Outside the North Tower, Lieutenant Anthony Mancuso, a friend of Torrillo’s from the FDNY, pulled up near Torrillo and asked, “What’s going on?” Torrillo replied: “Tony, look! Those buildings are going to collapse!” He also said, “We’re going to lose all of the water around the Trade Center” and told Mancuso, “Take your engine and go about six blocks north, connect to a hydrant there, and bring the hoses back so we’ll have water if we lose it here.”
Torrillo then repeated his warning, saying: “Listen to me! These buildings are going to collapse!” Mancuso took Torrillo’s advice and moved his unit six blocks north. Perhaps at least partly due to Torrillo’s warning, all of Mancuso’s crew survived the collapses of the Twin Towers that day.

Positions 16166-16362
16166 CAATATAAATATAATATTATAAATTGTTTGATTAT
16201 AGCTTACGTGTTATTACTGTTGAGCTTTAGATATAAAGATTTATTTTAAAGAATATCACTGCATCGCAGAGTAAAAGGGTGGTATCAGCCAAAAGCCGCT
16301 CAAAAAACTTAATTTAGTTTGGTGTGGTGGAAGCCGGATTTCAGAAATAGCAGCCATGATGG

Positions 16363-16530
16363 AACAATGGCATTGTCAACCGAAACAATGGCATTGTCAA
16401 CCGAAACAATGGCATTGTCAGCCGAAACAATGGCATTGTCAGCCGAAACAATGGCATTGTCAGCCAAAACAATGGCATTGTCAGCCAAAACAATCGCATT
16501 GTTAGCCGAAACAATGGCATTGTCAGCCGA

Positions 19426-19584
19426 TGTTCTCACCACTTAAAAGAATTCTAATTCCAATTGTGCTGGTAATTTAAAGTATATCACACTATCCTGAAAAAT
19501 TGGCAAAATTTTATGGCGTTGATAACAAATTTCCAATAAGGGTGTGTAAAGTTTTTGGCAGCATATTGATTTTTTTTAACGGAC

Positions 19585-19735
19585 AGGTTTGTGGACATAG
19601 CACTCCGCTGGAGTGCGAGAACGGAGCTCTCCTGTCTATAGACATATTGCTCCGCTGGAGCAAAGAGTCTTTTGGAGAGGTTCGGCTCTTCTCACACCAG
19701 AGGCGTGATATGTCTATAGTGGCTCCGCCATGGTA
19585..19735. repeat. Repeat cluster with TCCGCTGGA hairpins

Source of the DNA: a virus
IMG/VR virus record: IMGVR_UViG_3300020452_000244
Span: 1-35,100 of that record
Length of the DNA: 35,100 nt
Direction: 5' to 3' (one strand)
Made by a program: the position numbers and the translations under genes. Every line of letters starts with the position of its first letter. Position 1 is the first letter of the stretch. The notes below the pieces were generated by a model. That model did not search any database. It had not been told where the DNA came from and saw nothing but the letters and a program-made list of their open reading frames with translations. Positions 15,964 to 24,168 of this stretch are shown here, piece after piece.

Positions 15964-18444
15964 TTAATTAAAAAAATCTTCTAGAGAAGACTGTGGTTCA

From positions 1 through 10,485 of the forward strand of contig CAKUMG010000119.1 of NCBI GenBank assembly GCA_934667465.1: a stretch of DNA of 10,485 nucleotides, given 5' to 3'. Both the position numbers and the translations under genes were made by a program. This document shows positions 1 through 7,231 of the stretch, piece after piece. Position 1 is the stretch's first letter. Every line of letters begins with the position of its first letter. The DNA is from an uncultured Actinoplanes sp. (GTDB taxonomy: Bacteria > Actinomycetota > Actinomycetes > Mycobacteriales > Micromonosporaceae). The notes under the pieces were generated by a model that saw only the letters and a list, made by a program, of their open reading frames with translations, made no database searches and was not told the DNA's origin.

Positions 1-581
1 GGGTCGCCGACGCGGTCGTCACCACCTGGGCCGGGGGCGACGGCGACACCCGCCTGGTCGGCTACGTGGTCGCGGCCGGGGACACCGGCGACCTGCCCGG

Torrillo then ran to the corner of Liberty and West Streets, where he stopped ambulances that were heading to the World Trade Center from the Brooklyn-Battery Tunnel. He again warned that the Twin Towers were going to collapse, telling the drivers of the first two ambulances that the buildings would fall and they should make a U-turn, go back toward the tunnel, and park at the curb. The drivers passed Torrillo’s instructions on to the other ambulances.
Ladder Company 113 pulled up by Torrillo and Lieutenant Ray Brown asked, “Joe, what’s going on?” After explaining the situation, Torrillo said: “Go back! Go back now!” Brown took Torrillo’s advice and moved his ladder company about 100 feet away. All of the crew subsequently survived the collapses of the Twin Towers.
FIRE SAFETY EDUCATION DIRECTOR THREATENED TO DRAG PEOPLE OUT OF THE SOUTH TOWER IF THEY DIDN’T LEAVE